I’m waiting. Still waiting, that is, for a new type of news product that meets my needs.
It’ll be one that makes the best use of my time, which signposts important material, riddles out the irrelevant and delivers the unexpected.
I’d like some contrarian content in the mix, something that challenges my world view, jolts me from my perch of certainty and make me re-evaluate my position.
By necessity I’m going to have to give up a lot of information about myself and my interests to get what I want. And I’m willing to do that if it delivers the relevance I crave.
I’m happy to enter into a relationship where what I share creates a better experience for me and a better business proposition for my news provider.
I want them to come to know me better, to change and develop their offering as our engagement deepens.
I’m unique, of course, just like you. And what you want and what I want isn’t going to be the same.
The successful news provider of the future is going to have to pander to each and every one of us, to manage millions of nuanced relationships and to cope with requirements in a continual state of flux. Pushing the same stuff at everyone simply isn’t going to cut it.
We’ve transitioned away from a world of time-specific TV news broadcasts and individuals’ favored newspapers and magazines. The virtual doorstep is piled high with content and no matter how much you wade through there’s always more to take its place.
It’s all very well for author Clay Shirky to dismiss the idea of information overload as “filter failure” – even though he’s correct in his observation. Without effective filters consuming news is a Sisyphean task.
So where are the tools that let me, the person who knows me best, define what I want or, perhaps more usefully, what I know I don’t want?
As well as delivering stories from a wider range of sources than I would have reached by my own efforts, Zite does a pretty good job of aggregating content by topic headings.
I say pretty good, because the oh-so-clever algorithm regularly comes unstuck and delivers items about garden gates into my Bill Gates aggregation pot.
Marking stories with indications of approval or disapproval is a good step too, especially if the feedback assists in the selection or rejection of future pieces.
That said, the thumbs up, thumbs down, notifications can seem insensitive. Somehow it doesn’t feel right to give a thumbs-up to an article about Auschwitz or a disaster or an atrocity. And what does it signify anyway – that you enjoyed reading it, that it was insightful, or that you agreed with its conclusions?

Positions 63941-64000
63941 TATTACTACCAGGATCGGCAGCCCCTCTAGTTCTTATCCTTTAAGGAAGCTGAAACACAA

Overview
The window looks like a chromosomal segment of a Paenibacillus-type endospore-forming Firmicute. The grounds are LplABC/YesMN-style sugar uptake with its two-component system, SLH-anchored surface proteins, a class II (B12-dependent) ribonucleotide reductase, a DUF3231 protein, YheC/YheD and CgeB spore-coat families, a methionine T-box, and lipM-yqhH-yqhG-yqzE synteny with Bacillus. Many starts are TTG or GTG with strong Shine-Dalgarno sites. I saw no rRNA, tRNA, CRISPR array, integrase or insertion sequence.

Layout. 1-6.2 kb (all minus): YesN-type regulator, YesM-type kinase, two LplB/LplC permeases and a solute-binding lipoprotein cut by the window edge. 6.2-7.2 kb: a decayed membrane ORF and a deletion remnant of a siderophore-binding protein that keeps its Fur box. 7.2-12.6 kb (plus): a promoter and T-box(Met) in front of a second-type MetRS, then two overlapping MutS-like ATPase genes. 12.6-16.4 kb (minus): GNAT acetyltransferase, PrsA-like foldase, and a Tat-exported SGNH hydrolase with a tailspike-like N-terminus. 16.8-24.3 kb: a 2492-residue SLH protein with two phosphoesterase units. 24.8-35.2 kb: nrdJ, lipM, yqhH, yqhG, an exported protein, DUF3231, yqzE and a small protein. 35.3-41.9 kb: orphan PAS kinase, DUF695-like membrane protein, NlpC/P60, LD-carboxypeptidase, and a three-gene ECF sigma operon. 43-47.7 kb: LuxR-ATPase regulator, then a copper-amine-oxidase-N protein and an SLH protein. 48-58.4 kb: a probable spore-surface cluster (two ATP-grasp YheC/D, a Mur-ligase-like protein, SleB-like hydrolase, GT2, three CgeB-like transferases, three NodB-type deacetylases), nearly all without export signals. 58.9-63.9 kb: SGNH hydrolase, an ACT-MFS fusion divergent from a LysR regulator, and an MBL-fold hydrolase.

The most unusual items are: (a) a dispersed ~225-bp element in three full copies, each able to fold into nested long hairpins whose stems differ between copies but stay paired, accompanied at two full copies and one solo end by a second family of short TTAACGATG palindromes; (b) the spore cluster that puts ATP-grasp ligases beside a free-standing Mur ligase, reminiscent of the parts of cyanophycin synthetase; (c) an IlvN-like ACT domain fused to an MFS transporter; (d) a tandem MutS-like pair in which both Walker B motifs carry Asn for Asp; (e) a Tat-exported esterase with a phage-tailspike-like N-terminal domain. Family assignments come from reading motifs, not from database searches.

At least Zite is soliciting feedback, even if it’s pretty basic. Offering consumers a chance to give reactions is laudable and much as I’d like to have something more sophisticated I concede that it’s likely to be a minority sport for the foreseeable future.
I like, too, that Zite allows me to indicate that my news preferences skew towards certain publications and individual journalists – more from these, less from others. It lets me hone the organizations and people I want my content to come from.
The danger with this kind of filtering is that it ends up reinforcing existing prejudices, you only hear what you want to hear and that’s when the serendipity engine needs to kick in. Whether it’s based on the zeitgeist of most read, most watched, most shared material or a counter-culture of contrarian opinion there needs to be some wild card content in the mix.
Another of my requirements has taken root in Cir.ca – the ability to track a story by flagging an interest in it.
Cir.ca stories come with a “follow” button and they have identified this as one of their key metrics. When a reader follows a storyline it tells them the person has more than a passing interest; if there’s something new to learn, they want to know.
Capturing “follows” lets Cir.ca target notifications to those who actively want to keep abreast of developments while avoiding those with only a passing interest.
As it states in its blog, push notifications are nearing saturation and these types of update have become both a blessing and a curse.
“Our solution is to put the choice in your hands and allow you to decide what’s important enough to push. You could say we have two main goals: to inform and to respect your time while doing it.”
I’d like Cir.ca to take this process further, to allow me to fine tune my “follows” to take account of the waxing and waning of my interest.
There are times when news is breaking that I want every detail to be passed on as soon as it emerges. There are others when I want only the most significant developments to be pushed through – a development that would require the story’s intro to be recast. And there times when I want a longer term notification, an update on a story that was big news but has since gone off the boil: Haiti’s earthquake four years on, for instance.
No single news provider is going to be able to accommodate all these needs. Businesses are going to have to figure out how to work with rivals to synthesize content and share the proceeds.
It’s why the coming together of Flipboard and Zite is one of the best and most exciting developments of recent times.
More than two million magazines have been created since Flipboard’s inception in January 2010. It offers both abundance and niche, a pro-am aggregation mix, and packaging that attractively reformats itself as new content rolls in.
With Zite it gets expertise in personalization and recommendations, meaning better and easier content discovery.
Facebook hasn’t been standing still while this unfolds. It recently launched a mobile app called Paper in the US, which takes a leaf from Flipboard’s book and recrafts users’ news feeds into something more elegant and magazine-like.
The winner will be the one that can build the deepest relationship with its readers and viewers while meeting the needs of the individual as well as the masses.